Apropos to the day

Since it is the feast of St. Nicholas it is apropos that we do some Arius punching.

Accomplishing the ascesis of faith, the Orthodox sought what is needful, higher, whereas the arians, inwardly protecting themselves, asked in a calculating way: “Will the Truth not demand a sacrifice from us”? And, seeing the Garden of Gethsemane, the Arians retreated. Both made a free choice. But the Arians used their freedom to enslave themselves, while the Orthodox used it to free themselves from the bondage of fleshly limitation.
Fr. Pavel Florensky

Grafting impiously flux and change and separation onto the divine begetting, the wicked and demented Arius is cut off by the separating sword of the Fathers.
From Matins for the Fathers of Nicaea

Arius fell into the precipice of sin, having shut his eyes so as not to see the light, and he was ripped asunder by a divine hook so that with his entrails he forcibly emptied out all his essence and his soul, and was named another Judas, both for his ideas and the manner of his death. But the Council in Nicea loudly proclaimed you, Lord, to be Son of God, equal in rank with the Father and the Spirit.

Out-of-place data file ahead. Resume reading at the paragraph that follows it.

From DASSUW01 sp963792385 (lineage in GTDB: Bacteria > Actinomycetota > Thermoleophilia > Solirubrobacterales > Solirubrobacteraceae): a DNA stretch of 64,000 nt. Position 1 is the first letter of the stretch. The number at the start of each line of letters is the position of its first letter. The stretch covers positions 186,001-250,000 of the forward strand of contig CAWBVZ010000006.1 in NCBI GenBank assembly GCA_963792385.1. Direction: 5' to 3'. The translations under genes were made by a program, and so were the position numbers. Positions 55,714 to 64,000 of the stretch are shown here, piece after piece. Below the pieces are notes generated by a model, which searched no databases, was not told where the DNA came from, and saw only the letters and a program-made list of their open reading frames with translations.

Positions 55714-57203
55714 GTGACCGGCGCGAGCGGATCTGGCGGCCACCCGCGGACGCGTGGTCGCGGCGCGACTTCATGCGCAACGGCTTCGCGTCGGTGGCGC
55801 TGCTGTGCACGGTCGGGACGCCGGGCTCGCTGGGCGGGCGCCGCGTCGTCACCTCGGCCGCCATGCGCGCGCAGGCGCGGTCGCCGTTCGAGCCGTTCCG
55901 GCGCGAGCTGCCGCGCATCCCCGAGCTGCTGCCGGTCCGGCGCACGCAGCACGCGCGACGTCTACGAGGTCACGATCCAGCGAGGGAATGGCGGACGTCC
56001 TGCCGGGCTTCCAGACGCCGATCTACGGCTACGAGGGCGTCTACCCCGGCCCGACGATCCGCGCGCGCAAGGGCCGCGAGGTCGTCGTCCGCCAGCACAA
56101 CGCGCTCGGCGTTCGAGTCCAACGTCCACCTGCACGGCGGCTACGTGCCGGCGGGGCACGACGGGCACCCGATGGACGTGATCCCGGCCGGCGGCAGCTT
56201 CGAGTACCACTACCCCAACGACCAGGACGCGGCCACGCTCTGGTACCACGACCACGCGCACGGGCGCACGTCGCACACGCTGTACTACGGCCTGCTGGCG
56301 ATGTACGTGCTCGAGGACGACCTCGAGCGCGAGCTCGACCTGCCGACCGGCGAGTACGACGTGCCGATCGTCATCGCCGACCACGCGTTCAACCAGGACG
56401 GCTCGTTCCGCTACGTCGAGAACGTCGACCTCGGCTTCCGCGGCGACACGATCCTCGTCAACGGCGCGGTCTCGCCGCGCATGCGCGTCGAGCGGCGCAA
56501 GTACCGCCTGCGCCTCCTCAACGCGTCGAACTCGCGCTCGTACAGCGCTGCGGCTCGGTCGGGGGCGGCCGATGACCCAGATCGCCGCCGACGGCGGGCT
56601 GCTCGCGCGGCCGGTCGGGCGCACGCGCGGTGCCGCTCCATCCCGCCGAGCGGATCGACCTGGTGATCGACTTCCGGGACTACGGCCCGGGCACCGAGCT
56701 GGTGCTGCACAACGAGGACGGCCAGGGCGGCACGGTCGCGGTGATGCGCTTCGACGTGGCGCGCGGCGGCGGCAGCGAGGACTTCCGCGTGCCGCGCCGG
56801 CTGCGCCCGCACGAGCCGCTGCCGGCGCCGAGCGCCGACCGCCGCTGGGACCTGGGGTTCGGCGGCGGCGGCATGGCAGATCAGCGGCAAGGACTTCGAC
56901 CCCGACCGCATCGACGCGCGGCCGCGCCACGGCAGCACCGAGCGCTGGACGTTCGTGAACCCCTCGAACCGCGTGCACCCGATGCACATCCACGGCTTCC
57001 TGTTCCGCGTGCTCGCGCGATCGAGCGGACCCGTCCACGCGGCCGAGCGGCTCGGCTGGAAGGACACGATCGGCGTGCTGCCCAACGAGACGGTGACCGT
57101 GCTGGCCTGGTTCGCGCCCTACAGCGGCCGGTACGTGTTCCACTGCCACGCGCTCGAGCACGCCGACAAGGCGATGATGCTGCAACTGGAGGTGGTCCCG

From the Sunday of the Fathers of Nicaea

Let us worship with right belief the will that is without beginning, the authority and sovereign power of the Trinity, ever rejecting Arius.
From the Canon for the Synodikon of Orthodoxy

IF anyone does not anathematize Arius, Eunomius, Macedonius, Apollinaris, Nestorius, Eutyches and Origen, as well as their impious writings, as also all other heretics already condemned and anathematized by the Holy Catholic and Apostolic Church, and by the aforesaid four Holy Synods and [if anyone does not equally anathematize] all those who have held and hold or who in their impiety persist in holding to the end the same opinion as those heretics just mentioned: let him be anathema.
5th Ecumenical Council
[Sorry, Gabe, Origen is in there…but he does still have valuable writings.]

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